The report shows a small decline in sales throughout February compared with the same period in 2019. A two-week sales spike was seen in mid-March around the time the U.S. started to react to COVID-19 with stay-at-home orders and toilet paper shortages, the report shows.
Following that “panic spike,” a decline in sales occurred as most states began sheltering in place. Then many states started deeming dispensaries as essential businesses. It’s therefore possible that consumers weren’t worried about product accessibility and didn’t feel the need to stock up like they did in the prior weeks, the report theorizes.
What followed all of that was a recovery period with more spikes leading up to the international cannabis celebratory 4/20 date. Since April 20, sales have stabilized, but at volumes averaging 40% higher than 2019, the report shows.
Those who work to insure cannabis businesses have seen their retailer clientele grow and prosper, however the impacts of the pandemic on cannabis and insurance appear to be more complex than a simple comparison of greater or fewer sales.
Sponsored by Insurance Journal
Steven B. Sherman, vice president of the Cannabis Risk Group for PSA Insurance & Financial Services in Hunt Valley, MD, has been hearing from a number of his carrier partners with pandemic-related inquiries about his clientele.
“Insurers have started asking about precautions that the cannabis industry is taking regarding Covid-19, and we expect some to strengthen exclusionary language regarding virus or pandemic related claims,” Sherman said.
There are already several concerning exclusions in policies for cannabis businesses.
Sherman has been advising his rapidly growing clients to budget for increases in their premiums, particularly their general and product liability costs, which are closely tied to their revenues.
The report also indicates that, as with other industries, fortune favors the prepared.
Between March and April 24, dispensaries with order-ahead capabilities sold 22% more on average than dispensaries without order-ahead capabilities, and they saw 8% more transactions and a 13% increase in average order amounts.
The drop in sales on March 25 had a smaller impact on dispensary locations with order-ahead capabilities. Between March 20 and March 25, Colorado dispensaries with order ahead saw a 45% drop in sales compared with the 56% drop in sales locations without order ahead, an 11% difference, the report shows.
Even as markets stabilized, dispensaries with order ahead capabilities apparently continued to outperform. On April 2, for example, average daily recreational sales were 27% higher for dispensaries with order-ahead in Colorado and 18% higher for dispensaries with order-ahead in California, according to the report.
Many retailers also shifted their strategies during the pandemic.
Nearly eight-in-10 (79%) introduced curbside pickup and delivery models in response to COVID-19, 64% pivoted to a delivery strategy, and 43% increased their focus on digital marketing and e-commerce strategies, the report shows.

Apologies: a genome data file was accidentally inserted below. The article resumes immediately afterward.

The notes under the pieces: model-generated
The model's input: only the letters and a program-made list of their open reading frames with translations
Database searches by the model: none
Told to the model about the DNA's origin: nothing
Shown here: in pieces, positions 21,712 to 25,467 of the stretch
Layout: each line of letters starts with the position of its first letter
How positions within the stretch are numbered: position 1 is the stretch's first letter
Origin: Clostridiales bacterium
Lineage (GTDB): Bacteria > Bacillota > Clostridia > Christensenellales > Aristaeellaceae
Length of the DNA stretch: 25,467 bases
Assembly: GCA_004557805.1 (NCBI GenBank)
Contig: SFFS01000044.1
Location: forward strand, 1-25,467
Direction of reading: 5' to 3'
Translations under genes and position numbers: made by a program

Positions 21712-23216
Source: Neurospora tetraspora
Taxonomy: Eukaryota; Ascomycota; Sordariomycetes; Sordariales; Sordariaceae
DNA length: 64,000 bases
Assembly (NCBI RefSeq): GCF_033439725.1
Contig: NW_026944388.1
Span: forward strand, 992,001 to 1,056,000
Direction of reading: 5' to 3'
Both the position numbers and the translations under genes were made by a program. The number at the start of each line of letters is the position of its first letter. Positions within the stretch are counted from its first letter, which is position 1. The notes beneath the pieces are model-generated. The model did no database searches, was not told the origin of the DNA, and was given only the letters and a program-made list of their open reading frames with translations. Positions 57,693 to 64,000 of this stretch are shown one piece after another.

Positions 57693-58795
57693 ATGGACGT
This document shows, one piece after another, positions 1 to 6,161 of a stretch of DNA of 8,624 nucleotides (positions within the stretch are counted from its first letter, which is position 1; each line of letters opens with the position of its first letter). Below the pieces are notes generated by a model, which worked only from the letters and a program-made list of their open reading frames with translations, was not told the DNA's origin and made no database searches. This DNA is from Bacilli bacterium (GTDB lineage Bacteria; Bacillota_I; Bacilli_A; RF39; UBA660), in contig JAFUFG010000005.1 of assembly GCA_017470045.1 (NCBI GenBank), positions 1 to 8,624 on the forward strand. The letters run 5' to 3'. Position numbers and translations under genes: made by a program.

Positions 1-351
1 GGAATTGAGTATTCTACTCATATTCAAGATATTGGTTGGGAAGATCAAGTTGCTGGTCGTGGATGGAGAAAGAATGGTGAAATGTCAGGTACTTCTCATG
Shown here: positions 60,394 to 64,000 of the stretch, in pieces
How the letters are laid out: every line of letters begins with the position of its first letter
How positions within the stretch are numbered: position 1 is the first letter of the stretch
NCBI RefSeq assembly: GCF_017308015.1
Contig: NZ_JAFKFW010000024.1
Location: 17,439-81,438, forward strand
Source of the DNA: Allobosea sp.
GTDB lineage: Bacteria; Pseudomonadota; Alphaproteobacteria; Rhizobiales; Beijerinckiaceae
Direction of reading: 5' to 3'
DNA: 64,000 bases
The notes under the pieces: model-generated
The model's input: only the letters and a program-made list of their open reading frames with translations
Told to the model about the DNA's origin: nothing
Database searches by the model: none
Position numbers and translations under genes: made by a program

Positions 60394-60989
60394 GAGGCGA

The report also shows that cannabis consumers didn’t change their product preferences: during the Pre-COVID period, flower and cartridges remained top choices, despite some expectations that a respiratory illness would lead to decreased demand for inhalables, while purchases of edibles and ingestibles remained stable.
What did change was consumer buying habits.
“As a response to COVID-19, cannabis consumers are buying more overall, but generally shopping less frequently,” the report states.
“Average daily total sales and average daily basket values have increased, but daily number of transactions dipped dramatically during the COVID Response period.”
People stocked up more during every dispensary visit, and bought more at each transaction. The average overall basket size on March 17 for recreational dispensaries rose to $69.37, with Colorado at $73.13. The average recreational basket size, for comparison, on April 20, 2019 on was $62.11 and the average Saturday (normally the busiest consumer purchasing day of the week) was between $58-$62.
On March 25, average daily recreational sales went back down to an average 2020 pre-COVID Wednesday. The decrease was not because people were buying less, but because they were going to the store less often. The overall daily number of transactions decreased 19% compared to an average 2020 pre-COVID Wednesday, according to the report.
There were some negatives in all of that data, but even then there was a bright side in a report that seemed to be clearly high on the potential of the cannabis industry.
The report shows 36% of all surveyed companies reduced headcount and 33% utilized employee furloughs to weather the impact of the coronavirus.
But a hiring rebound in the cannabis industry already appears to be underway: a survey of workforce planning projections shows 32% of firms plan to maintain their employee headcount while 68% plan to increase the headcount.
Source: Insurance Journal – 7/29/20 Authors: Don Jergler